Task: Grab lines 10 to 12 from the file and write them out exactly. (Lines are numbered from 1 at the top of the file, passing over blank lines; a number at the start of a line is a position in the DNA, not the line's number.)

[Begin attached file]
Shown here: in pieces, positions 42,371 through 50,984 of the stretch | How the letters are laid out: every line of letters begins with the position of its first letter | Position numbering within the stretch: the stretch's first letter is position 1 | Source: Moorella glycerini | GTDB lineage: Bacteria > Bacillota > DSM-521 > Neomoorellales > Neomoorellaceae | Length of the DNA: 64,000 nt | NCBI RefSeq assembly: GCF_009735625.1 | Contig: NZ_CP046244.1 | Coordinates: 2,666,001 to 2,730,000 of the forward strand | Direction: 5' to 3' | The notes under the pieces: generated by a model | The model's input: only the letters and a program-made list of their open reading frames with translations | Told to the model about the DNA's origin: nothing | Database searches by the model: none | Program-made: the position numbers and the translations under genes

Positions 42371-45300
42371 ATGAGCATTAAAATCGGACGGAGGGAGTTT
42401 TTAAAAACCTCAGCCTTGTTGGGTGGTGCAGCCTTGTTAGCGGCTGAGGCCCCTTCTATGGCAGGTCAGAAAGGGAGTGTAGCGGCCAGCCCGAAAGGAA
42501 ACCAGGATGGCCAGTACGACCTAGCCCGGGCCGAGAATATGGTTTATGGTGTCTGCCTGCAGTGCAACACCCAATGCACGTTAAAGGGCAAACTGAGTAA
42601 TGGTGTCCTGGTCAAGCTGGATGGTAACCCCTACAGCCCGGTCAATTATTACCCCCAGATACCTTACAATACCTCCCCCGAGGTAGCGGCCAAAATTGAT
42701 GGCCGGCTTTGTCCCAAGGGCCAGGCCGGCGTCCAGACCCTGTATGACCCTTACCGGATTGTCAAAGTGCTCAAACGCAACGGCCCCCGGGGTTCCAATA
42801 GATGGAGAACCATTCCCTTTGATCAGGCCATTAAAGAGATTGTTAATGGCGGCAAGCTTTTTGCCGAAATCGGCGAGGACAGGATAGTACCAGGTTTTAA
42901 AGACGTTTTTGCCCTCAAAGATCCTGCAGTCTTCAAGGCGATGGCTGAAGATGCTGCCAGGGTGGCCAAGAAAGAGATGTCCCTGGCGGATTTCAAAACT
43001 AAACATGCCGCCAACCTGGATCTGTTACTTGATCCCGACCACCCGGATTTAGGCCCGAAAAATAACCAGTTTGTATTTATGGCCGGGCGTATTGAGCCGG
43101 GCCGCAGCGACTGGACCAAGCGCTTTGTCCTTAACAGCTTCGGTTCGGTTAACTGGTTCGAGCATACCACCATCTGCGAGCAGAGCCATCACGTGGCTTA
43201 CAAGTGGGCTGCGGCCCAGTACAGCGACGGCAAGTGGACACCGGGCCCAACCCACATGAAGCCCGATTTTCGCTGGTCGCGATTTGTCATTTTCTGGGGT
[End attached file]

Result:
43001 AAACATGCCGCCAACCTGGATCTGTTACTTGATCCCGACCACCCGGATTTAGGCCCGAAAAATAACCAGTTTGTATTTATGGCCGGGCGTATTGAGCCGG
43101 GCCGCAGCGACTGGACCAAGCGCTTTGTCCTTAACAGCTTCGGTTCGGTTAACTGGTTCGAGCATACCACCATCTGCGAGCAGAGCCATCACGTGGCTTA
43201 CAAGTGGGCTGCGGCCCAGTACAGCGACGGCAAGTGGACACCGGGCCCAACCCACATGAAGCCCGATTTTCGCTGGTCGCGATTTGTCATTTTCTGGGGT